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Public Policy and Administration Studies
PPAS 3136
Sirvan Karimi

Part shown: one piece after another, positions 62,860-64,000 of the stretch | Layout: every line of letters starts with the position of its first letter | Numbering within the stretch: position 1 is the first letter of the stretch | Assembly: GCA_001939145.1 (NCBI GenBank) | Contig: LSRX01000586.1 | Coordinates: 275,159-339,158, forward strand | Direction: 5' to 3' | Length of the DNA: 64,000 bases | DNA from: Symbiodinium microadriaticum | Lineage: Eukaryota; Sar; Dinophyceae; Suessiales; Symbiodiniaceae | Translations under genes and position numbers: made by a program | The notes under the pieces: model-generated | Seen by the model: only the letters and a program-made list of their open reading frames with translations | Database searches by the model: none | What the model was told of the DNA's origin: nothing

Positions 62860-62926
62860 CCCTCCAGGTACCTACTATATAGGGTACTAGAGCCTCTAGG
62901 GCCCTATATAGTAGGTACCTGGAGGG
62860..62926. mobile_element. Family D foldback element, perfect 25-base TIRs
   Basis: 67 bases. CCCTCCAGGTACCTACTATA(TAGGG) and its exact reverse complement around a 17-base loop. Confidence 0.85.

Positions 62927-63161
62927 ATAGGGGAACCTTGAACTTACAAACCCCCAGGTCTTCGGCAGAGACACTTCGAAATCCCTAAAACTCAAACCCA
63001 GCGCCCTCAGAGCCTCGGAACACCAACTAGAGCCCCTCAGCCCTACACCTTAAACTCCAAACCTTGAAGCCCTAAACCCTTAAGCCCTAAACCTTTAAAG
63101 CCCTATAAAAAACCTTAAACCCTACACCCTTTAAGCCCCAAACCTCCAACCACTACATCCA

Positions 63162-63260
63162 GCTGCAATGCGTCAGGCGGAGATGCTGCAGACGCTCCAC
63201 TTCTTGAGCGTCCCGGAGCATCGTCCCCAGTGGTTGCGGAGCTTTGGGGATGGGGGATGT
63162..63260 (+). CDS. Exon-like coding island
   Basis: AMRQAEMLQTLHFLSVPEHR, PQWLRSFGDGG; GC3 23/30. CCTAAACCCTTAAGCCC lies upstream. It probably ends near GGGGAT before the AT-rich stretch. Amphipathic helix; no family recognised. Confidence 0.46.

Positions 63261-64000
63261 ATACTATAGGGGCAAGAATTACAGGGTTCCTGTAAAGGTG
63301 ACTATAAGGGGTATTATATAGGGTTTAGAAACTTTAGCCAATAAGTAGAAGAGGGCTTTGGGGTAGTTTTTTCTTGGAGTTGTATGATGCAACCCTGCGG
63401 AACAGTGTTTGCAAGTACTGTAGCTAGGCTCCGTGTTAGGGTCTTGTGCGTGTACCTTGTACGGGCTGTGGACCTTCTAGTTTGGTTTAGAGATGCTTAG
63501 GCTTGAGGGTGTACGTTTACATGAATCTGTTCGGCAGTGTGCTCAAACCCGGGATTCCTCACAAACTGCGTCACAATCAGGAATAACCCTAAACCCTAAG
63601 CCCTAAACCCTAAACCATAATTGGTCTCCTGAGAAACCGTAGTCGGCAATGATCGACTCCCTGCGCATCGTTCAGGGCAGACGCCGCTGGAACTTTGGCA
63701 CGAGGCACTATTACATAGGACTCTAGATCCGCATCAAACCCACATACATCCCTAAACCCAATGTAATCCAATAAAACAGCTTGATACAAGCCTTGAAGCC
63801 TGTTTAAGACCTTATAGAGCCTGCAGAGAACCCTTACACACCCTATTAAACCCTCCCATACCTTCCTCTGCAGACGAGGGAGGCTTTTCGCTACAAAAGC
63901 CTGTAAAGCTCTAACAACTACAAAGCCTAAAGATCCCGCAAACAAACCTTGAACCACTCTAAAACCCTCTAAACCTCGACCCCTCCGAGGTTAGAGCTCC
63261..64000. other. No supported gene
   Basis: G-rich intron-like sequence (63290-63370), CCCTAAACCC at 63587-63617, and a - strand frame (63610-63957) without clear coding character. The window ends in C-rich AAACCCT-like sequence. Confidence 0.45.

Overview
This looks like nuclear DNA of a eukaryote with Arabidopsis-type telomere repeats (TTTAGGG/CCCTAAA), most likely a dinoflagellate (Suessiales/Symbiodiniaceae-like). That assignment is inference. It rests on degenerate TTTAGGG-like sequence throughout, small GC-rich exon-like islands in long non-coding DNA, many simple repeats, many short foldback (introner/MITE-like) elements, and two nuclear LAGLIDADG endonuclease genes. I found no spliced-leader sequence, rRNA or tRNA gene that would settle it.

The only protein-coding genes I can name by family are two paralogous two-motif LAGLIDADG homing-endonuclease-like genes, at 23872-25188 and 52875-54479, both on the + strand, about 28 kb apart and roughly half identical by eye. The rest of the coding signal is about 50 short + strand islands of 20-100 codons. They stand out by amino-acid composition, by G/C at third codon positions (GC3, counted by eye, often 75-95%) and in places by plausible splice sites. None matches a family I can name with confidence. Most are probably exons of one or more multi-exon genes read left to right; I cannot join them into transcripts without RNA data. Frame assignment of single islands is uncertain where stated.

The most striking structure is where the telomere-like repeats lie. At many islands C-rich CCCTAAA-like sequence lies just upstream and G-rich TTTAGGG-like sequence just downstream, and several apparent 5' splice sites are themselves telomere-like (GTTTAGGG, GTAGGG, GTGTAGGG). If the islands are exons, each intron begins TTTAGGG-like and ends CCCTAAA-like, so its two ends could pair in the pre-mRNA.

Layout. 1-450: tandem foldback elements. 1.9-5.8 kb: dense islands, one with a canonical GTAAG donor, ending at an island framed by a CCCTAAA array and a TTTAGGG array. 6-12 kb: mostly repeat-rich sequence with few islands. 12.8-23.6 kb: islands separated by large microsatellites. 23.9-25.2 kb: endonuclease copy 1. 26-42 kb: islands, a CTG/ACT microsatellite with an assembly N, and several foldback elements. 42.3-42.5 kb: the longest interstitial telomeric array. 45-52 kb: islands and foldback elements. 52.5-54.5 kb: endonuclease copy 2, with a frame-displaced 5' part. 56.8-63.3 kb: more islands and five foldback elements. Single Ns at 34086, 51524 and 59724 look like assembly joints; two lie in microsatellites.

July 11, 2012 Background of entrenchment of Charter Quiet Revolution – Within Quebec, a rise of new education class – demand to Canadian government for more power, and change of constitution (Canada tried to please them…) -First amendment: Victoria charter (agreement to bring back Canadian constitution and entrench the Bill of Rights but Quebec rejected it) – we didn’t have an amending formula because it was not needed 1980 Quebec referendum – wanted political independence (Trudeau promised to alter the constitution if referendum was put to a stop) – bring back Canada constitution (legally it is allowed, but it would be a violation of convention –unwritten rules) 1982 Constitution brought back – a new amending formula (rules, procedures, we can change it without asking British government) and charter of rights and freedoms There seems to be hierarchy of rights… Two sets of rights – one that can be easily taken away by government (common rights) section 2, 7-15 through invoking section 33. Can be taken away or limited by section 1 – privileged rights 3-5, 6, 16-23, 27. – There are some rights that are not able to be invoked by section 33 – Section 28 (sexuality rights), Section 35 (aboriginal rights) Rights in the charter are not absolute – can be limited and taken away in many ways Kindler – American who committed murder in USA and arrested in Canada – did not ask mister of justice for Kindler not to be executed Burns – Canadian murdered in America and arrested, did not follow same ruling as Kindler (asked minster of justice that they will not be executed because they were young, Canadian, many people executed in United States were found to be innocent. – evidence within the last one year) Language of the constitution very broad – and accommodates unexpected situations – flexible interpretation of the charter because constitution is hard to change – doctrine of living tree developed by JCPC – based on the case of person’s case when women were not allowed to be appointed to senate – ruled that constitution is like a living organism and must be able to adapt to changes in society and life – and the thoughts towards women have changed and so the interpretation of the constitution must also be changed Originalism – the main argument that judges should be flexible because if judges should only look into the original intention of the law when it was written – but problem because the people who wrote the law at the time did not know that society would evolve to what it is now. Judges look at the purposes behind particular rights – purpose behind generosity – complementary Strengths of the Charter 1- Part of the constitution: it is applicable to both levels of the governments 2- Cannot be easily changed 3-Expands for judicial review (whether or not if law affects Canadians and citizens as well not just governments) 4- Via S.24 allows citizens to challenge the laws that make them feel it has violated their rights Limitations 1- Certain built in qualifications – has clauses but within there is qualifications within the clauses 6- need to be Canadian to enter and leave and permanent residence are allowed to move to wherever they want but once someone moves in order to receive social services there may be one qualification, 7- life liberty and s
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